The Timberwolves will never lack for inspiration this season. Of course, the whole point of a team trying to make it to the playoffs is the players trying to prove that they are who they think they are and the franchise, in general, is on the right track going forward. But trying to prove it.
But many players – including many potential rotation players – also have massive financial implications for the campaign.
D’Angelo Russell did not back down on Media Day.
“In this professional world whenever it’s a contract year, you’re under pressure, and you deserve it,” Russell said. “I just wanted to come back with that mindset and that attitude towards the game. Hopefully some young people can see it.”
To be clear, Russell still has two years left on his contract. But he is thinking about possible expansion at the conclusion of this campaign. Jake Lehman, Patrick Beverly and Taurean Prince will be true free agents after this season.
If he doesn’t come to an agreement on an extension before the preseason deadline, Josh Okogi will be a banned free agent next summer.
Timberwolves coach Chris Finch believes it is the responsibility of the team to increase the market value of its players. And he won’t shy away from chatting about the subject when it’s on the minds of his players.
Finch said, “I think if it applies to something that is happening within the team or something that is most important to them in their mind and is probably bothering their performance, then we will be with them.” Will talk face to face and maybe openly talk about it.” “But mostly it is about committing to their development, helping them not only improve their individual game, but also how we develop them in the system that helps them play well. enables. Lots of individual attention with both player development and film study. things that everyone else is doing.”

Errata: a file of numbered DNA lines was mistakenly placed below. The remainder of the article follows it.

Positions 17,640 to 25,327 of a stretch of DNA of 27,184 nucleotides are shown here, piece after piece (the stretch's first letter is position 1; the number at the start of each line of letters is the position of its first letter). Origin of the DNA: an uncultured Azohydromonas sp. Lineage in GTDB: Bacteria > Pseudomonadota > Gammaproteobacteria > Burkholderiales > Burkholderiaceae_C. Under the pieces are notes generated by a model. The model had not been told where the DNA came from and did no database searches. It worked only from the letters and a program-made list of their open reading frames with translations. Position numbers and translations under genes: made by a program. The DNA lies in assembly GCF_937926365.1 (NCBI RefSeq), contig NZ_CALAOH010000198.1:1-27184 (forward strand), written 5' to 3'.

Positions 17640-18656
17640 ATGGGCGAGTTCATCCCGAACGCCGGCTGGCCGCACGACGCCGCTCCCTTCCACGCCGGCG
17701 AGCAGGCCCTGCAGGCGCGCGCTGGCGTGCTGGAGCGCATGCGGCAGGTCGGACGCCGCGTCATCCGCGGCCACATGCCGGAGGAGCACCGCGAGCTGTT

Finch acknowledged that a roster full of players in a contract year could cut both ways for a team. Players do their best on and off the court when their financials are at stake. But they can also worry about not getting hurt, and timing and role-playing can become even more personal when what you do in a given season can result in millions of dollars in profit or loss.
“That’s where anxiety builds up. That’s where they start worrying a lot about what their future will hold. Just normal human behavior,” Finch said. “It’s really down to the person and their point of view. Comes.”
The Timberwolves can point to their more recent history, where they have prioritized re-signing their players to free agency. This is often done out of necessity. Without much cap space to speak of, signing your own players has been about the Timberwolves’ only option in free agency, outside of trades.
Unless the roster is seriously overhauled, the same figures will continue to move forward. If you make a legitimate impression to help the team, there’s a good chance you’ll be compensated as of the following off-season. Such was the case with Malik Beasley and Jared Vanderbilt in recent years.
So maybe Prince is approaching this season with the right approach. He was also asked about playing in the contract year this season.
“It’s a big year for the Timberwolves, obviously, for the bigger scheme of things,” he said. “But for me, it’s obviously bigger that I continue to give my kids the life they deserve, and so does my family. So that’s what I’m working for. I get everything I want.” any day. Money doesn’t define it.”